G+: C and C++ are almost interchangeable

David Coles
C and C++ are almost interchangeable. Except when they're not. You'd also think it would take less than 10 years to incorporate some of these features into the C++ standard.

C is not a subset of C++ | David's Software Blog

(+1's) 3
Abdulla Kamar
Initialiser lists aren't a superficial change, and there was a freeze period put on major changes to C++ for compilers to catch up. (Which they later realised was a mistake, and now require implementations of features before they will consider them.)

It goes both ways, it took C a long time to pick up features from C++ and sometimes they've decided not to. Also, some things just don't make sense for C++ to adopt, like VLAs or complex numbers, due to better C++ equivalents.

Matt Giuca
+Abdulla Kamar I disagree with your second paragraph.

"It goes both ways, it took C a long time to pick up features from C++ and sometimes they've decided not to."
This isn't a valid defence of C++, since nobody has ever had the remotest possibility of porting C++ code to C. Of course very few C++ features have been picked up by C. On the other hand, C++ is supposed to be a near-superset of C. Ideally, you should be able to take C code and run it as C++. Obviously there will always be trouble if you have variables called 'class' or 'new', but other than that, it should work. That is the whole strength of C++ is its immense level of backwards compatibility with C.

"Also, some things just don't make sense for C++ to adopt, like VLAs or complex numbers, due to better C++ equivalents."
That's besides the point. Since C++ should be a superset of C. Support VLAs and complex numbers, and provide a better equivalent. Doesn't make sense for Java, but it makes sense for C++ which would ensure C code is forwards compatible with C++. By this logic, you could say "C++ shouldn't have POD types since it has classes" or "C++ shouldn't have function pointers since it has std::function."

I realise that you could counter both of these arguments by saying "but C++ is not supposed to be a superset of C, you're just imposing that on the language -- it is a language in its own right." But I don't buy that. A very big reason for C++'s success is that people were able to take C programs and C++ify them. (For instance, the fact that there is no need to write C++ bindings for C libraries unless you really want to C++ify them -- calling them just works.)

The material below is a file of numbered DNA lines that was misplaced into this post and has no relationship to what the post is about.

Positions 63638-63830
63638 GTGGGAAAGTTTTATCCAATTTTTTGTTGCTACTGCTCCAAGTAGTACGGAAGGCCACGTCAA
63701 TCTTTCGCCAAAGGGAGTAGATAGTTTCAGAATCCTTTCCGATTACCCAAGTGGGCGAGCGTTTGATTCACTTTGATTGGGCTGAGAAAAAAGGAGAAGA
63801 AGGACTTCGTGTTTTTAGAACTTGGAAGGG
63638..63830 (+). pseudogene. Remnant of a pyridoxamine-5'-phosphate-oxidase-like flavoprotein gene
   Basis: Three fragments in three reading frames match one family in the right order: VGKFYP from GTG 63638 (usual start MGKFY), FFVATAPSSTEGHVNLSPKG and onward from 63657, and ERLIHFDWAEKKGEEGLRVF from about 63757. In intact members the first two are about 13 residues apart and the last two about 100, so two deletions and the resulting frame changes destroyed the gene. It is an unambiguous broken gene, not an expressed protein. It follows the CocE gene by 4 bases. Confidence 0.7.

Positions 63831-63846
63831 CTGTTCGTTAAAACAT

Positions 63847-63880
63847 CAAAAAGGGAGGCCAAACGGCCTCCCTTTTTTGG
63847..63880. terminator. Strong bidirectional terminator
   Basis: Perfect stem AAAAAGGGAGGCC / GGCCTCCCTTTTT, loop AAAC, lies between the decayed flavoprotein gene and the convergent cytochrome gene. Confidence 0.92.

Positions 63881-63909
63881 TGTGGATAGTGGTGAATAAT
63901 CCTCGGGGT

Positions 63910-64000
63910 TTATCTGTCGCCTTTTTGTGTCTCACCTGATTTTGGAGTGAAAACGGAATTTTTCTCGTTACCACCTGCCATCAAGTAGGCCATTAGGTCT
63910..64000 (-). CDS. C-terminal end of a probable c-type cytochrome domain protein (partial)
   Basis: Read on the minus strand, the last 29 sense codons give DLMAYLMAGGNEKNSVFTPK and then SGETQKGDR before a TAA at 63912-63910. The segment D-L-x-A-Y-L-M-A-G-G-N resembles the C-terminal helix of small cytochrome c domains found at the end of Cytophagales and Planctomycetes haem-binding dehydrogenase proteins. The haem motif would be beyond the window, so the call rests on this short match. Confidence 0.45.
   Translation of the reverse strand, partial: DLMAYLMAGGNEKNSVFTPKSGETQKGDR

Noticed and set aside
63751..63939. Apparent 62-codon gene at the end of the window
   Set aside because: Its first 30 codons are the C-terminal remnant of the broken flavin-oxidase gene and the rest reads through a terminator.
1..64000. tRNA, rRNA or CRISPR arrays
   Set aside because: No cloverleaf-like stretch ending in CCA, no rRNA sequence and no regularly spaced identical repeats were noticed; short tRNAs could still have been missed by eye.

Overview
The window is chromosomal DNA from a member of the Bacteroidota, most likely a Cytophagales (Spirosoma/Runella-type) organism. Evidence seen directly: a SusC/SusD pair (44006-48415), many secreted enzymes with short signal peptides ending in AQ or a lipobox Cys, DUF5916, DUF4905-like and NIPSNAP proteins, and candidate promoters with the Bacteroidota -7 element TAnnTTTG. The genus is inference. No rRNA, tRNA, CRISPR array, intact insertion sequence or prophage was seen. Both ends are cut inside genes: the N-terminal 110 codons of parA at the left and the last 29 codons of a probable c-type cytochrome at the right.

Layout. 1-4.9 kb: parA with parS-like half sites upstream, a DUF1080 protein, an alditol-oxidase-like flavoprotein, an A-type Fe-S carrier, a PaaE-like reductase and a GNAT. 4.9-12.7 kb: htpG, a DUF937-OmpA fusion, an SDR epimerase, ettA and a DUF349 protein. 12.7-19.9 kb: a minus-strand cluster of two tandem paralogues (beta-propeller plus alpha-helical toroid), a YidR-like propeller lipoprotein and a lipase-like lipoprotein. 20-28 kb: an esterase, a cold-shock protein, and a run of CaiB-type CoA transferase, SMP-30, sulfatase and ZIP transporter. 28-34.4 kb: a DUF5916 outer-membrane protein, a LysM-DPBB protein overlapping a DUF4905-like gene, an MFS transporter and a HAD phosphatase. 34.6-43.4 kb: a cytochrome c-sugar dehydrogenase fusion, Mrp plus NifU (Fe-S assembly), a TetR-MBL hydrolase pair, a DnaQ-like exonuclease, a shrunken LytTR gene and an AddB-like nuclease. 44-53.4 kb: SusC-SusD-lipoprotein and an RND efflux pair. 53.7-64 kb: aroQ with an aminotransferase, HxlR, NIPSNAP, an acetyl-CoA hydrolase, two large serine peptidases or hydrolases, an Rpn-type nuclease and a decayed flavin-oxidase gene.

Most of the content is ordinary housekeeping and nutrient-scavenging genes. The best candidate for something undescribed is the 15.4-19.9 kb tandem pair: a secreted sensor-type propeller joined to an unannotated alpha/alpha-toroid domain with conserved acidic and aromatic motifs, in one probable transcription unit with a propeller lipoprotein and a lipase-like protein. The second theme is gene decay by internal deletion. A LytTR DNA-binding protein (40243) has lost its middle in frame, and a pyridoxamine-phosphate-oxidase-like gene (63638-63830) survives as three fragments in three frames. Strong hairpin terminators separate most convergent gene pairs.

Abdulla Kamar
C++ 98 was meant to be a superset of ANSI C --- since then they have diverged. There have been attempts at unifying parts, but fundamentally they're incompatible now. So yes, that is the state of things now, and most C99-only features aren't exposed at an API level.

David Coles
I'm worried that it's only going to get worse. There's a good justification for writing libraries in C since it's often considered the lowest common denominator. And C++ being able to "just work" with C is a huge feature. But things are certainly becoming muddier especially when people start writing APIs that use C99-only features (see http://ffmpeg.org/pipermail/ffmpeg-devel/2010-May/095488.html for a recent example).

I'm a huge fan of <stdint.h> and think it's quite sensible to use it in public headers, but if it means you can't compile the code with a C++ compiler... Really I don't want to get to a point where we have to write explicit bindings for C++ just to use a C library.

Abdulla Kamar
That seems to be more an issue with a version of the header. There's even a <cstdint>, so it's not fundamentally incompatible.

I do agree though, incompatibilities are a worry, but so far they haven't proven too much of an issue.

Reuben Bond
C++11 takes steps to converge on compatibility. There is also C11, now. Hopefully it improves compatibility further.

Matt Giuca
+Abdulla Kamar That is what happened, but it isn't good. I think we were arguing that C++ should be keeping up to date with C features. I don't see why they're "fundamentally incompatible" -- just that they simply didn't enable those features.

+David Coles At least it should be the case that you can call C code from C++ -- as long as you compile the C99 code with a C compiler and the C++ code with a C++ compiler, they should still be able to call each other as long as the headers use extern "C" and don't use any C99 features in the interface.